Turnbull is only entertained as prospective national leader, the alternative “good tyrant”, because he’s maintained professional networks within the Australian media. Much alike to Abbott in this later respect.

  5. wse9999 says:

    Mr Miller’s crack at Tony Abbott leaves out a lot.
    The real issue for Mr Abbott is not ‘privatisation’ but simply that he cannot run a Government. He was a good Opposition leader maybe, but in running a Government he has failed conspicuously, especially in not taking account of the LNP not controlling the Senate, having to work with the Cross Benchers to get legislation through. Thus with a couple of legislative proposals (higher education and health) they just publically beat their head against a wall, instead of managing a process, testing the Cross Benchers early and working with them so whatever is actually tabled in Parliament can pass without great fuss.
    Alas Mr Abbott appears to have a touch of the Rudd. A revealing recent column in “The Australian” (yes a Murdoch banner) told of Mr Abbott attending a function with his back benchers, one of whom quietly suggested Abbott’s “broken promises” were an electoral issue, which apparently ignited Mr Abbott, who loudly dropped the F-bomb upon the impudent courtier. Out of touch, as he demonstrated by his quite bizarre “Captain’s call” to “knight” Prince Philip. What on earth was he thinking?
    As to privatisation, yes Queensland voted against it but this was muddied by a big apparent personal dislike for the Premier, whereas in NSW a LNP Government is quietly privatising, but led by a personable Premier who remains well ahead in the polls.
    Tony will not last in the job. For the good of the country he should step down now, but he won’t, just like his hero Mr Howard did not step down when time was clearly up and hand over to Mr Costello (which may conceivably have saved Australia from Rudd and Gillard). Instead he will be carted out.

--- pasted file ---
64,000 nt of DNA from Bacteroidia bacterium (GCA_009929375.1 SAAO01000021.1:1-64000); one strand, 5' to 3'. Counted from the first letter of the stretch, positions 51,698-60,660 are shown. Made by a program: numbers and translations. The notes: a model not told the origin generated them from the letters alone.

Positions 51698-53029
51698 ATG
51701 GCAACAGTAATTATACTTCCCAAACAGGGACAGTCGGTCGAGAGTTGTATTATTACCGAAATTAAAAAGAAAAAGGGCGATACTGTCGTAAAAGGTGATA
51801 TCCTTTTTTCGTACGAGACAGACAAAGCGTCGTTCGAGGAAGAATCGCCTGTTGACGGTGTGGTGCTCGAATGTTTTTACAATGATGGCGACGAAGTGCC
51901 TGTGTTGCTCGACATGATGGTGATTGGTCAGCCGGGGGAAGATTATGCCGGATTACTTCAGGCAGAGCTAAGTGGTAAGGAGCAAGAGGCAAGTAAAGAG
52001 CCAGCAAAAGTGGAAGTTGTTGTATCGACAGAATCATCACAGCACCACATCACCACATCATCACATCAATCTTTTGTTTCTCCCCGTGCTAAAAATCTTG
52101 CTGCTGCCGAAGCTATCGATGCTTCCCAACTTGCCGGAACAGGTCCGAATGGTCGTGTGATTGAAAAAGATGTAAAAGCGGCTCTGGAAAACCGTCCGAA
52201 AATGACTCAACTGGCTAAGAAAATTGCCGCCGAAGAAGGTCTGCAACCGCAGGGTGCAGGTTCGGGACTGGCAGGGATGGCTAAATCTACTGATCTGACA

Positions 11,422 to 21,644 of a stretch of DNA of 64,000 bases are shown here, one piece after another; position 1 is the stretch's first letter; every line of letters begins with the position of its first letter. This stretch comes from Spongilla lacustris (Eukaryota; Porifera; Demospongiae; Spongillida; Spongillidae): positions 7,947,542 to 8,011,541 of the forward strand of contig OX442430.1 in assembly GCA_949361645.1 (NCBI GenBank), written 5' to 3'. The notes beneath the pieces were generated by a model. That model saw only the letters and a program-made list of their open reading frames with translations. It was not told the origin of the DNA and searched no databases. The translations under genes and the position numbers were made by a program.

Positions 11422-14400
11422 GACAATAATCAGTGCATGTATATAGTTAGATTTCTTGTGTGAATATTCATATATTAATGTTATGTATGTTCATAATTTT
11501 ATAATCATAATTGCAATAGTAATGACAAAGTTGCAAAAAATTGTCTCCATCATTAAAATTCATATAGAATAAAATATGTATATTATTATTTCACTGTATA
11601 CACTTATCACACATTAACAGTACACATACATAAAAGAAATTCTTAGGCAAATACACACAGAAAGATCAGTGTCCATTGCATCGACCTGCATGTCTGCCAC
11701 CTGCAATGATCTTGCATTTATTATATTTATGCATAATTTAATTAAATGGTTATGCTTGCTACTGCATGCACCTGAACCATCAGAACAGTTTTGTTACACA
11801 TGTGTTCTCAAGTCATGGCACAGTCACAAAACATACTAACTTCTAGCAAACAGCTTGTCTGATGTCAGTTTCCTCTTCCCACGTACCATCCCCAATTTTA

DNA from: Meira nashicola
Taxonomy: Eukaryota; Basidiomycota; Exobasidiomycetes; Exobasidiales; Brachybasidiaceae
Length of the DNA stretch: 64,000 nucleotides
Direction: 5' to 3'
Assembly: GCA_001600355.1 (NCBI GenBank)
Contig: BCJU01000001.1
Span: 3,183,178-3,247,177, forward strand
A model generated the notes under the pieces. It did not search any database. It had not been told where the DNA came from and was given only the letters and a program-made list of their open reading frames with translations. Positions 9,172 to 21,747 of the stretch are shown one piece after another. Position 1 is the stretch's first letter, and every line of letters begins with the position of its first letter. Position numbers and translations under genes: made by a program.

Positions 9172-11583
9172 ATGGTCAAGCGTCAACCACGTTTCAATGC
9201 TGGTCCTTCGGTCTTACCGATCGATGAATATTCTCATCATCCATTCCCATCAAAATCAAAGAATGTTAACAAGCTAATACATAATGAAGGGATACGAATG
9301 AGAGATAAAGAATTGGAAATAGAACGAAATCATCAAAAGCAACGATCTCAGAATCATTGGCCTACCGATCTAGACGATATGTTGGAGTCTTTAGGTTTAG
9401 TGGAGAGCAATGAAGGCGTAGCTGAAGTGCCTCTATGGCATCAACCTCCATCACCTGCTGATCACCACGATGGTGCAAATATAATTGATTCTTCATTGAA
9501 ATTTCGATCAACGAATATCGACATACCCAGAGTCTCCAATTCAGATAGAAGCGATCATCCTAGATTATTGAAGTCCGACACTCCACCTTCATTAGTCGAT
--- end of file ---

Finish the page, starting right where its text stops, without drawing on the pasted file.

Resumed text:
6. Rosalind says:

    Wait for it. The leadership crisis will be sorted before the end of February, with an unexpected occupant in the PM’s Lodge in Canberra.

  7. jysting says:

    The Australian Prime Minister’s policy reversals and rapid switch backs are a desperate ploy to win back the approval of the electorate that have deserted him in droves in recent times. Reform is crucial for Australia to progress. When push comes to shove, Tony Abbott reverts to the cynical politician’s compulsion to alter course of government to quell the mood of angry voters who believe their opinions wantonly disregarded and their aspirations trodden upon.

    Abbott’s bullish policies have been a disaster when justification for reforms are not explained and are unleashed for the sake of change alone. Climate change denial, the gutting of science funding, Medicare co-payments, commercializing higher education towards profitability, threats to public broadcasters and expensive and unnecessary paid parental leave scheme to boost childcare are driven by a political and ideological agenda that privilege the few but contravene the public spirit of Australia’s “fair go” ethos.

    Tax reform, workplace changes and myriad other important reforms are still required, but they must be widely consultative and be in Australia’s best interest in her local and global context. Add to that the stupidity of making Prince Philip a knight, and is it any wonder that the task will be far harder now that Mr Abbott and Treasurer Joe Hockey have lost so much credibility. The burden is not spread fairly with big business receiving favorable terms; implementation is crash through and damn the consequences; and most of all when it is not revealed to the voters before an election.

    Reform mixed with non-listening leadership is even worse. It can produce the bloodbath of a Liberal National Party electoral demise in my state of Queensland this last weekend. Abbott is heading for just that sort of rebuff unless he starts listening to the people who trusted him to deliver stable and honest government but now feel betrayed. His government, a shame on the international stage, has to change or voters will force a leadership change and even get rid of the Coalition after a single term in office. Australians are sick of being lied to.

    The Prime Minister has to reinvent himself as a listener and explainer of policies, rather than the stubborn reform at all costs and oppose everything else leader he has become in government.“Pride before the fall.” Throughout history, hubris has been visited upon the mighty who cared not for the people, nor listened to them. The time is ripe for a change, hopefully for the better.